Tips and tricks to producing appealing multimedia stories.

By Nosipho Nyide

In a fast paced digital world, multimedia journalists have found innovative ways to attract the audiences to their stories. Several international journalists shared these tips at the 10th Global Investigative Journalism Conference. The panel included Susanne Reber an executive publisher at Reveal, award winning journalist from the National geographic, Bryan Christy and David Hidalgo from OjoPúblico.

Think like a designer

According to the speakers, the beginning stages of producing the perfect multimedia piece is to think like a designer and to choose a lead character. Christy made reference to his pieces where he had to choose a lead. “Pick your lead, it is either the camera is first or the camera follows,” said Christy. Traditionally the camera person would be behind the journalist, but nowadays Christy argues that the camera person must be in front.

Innovation is key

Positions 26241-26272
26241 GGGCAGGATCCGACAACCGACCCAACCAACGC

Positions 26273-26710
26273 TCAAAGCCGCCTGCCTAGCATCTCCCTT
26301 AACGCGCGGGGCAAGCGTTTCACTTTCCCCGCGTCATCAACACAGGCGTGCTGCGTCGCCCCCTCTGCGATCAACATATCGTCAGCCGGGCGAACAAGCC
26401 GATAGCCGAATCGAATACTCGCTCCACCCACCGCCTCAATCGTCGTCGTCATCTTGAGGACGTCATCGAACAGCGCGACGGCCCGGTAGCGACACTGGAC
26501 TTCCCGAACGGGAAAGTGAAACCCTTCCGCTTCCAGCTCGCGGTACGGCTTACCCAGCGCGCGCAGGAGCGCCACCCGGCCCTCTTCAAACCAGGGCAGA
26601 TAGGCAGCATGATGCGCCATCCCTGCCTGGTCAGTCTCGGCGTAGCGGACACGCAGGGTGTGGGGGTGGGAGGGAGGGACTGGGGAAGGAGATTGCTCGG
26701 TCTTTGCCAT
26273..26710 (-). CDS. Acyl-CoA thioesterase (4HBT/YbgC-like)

Innovation in multimedia story telling came up as another tip that investigative journalists have to use. Reber and her team at Reveal are constantly coming up with new ways of telling stories of people. She said these new ways of reporting helps bring stories to life. Her work includes using animation to tell a story about a young man who was in prison as they had limited access to the jail. Reber’s team has also started incorporating theatre to tell their investigative stories. A quote that both she and Hidalgo emphasized was that, “Innovation is not a tool but a way of thinking.” Swedish television reporter Evelina Nedlund sitting in the session, said these innovative tips that stood out the most for her.


To attract more views to your multimedia story, one needs to use appealing visuals. Christy showed examples of the quality of pictures one has to produce. Reber on the other hand uses polls and graphs to attract people to a story. Another way to do this is by giving people the space to give feedback or interact in stories because it makes it more attractive to audienes. “Make it fun and have the mind-set of wanting to try new things,” Reber said.

And finally, your work needs to be memorable. Your multimedia story needs to stick in people’s minds.

PHOTO: Journalists use multimedia to tell stories. Photo: Gypseenia Lion.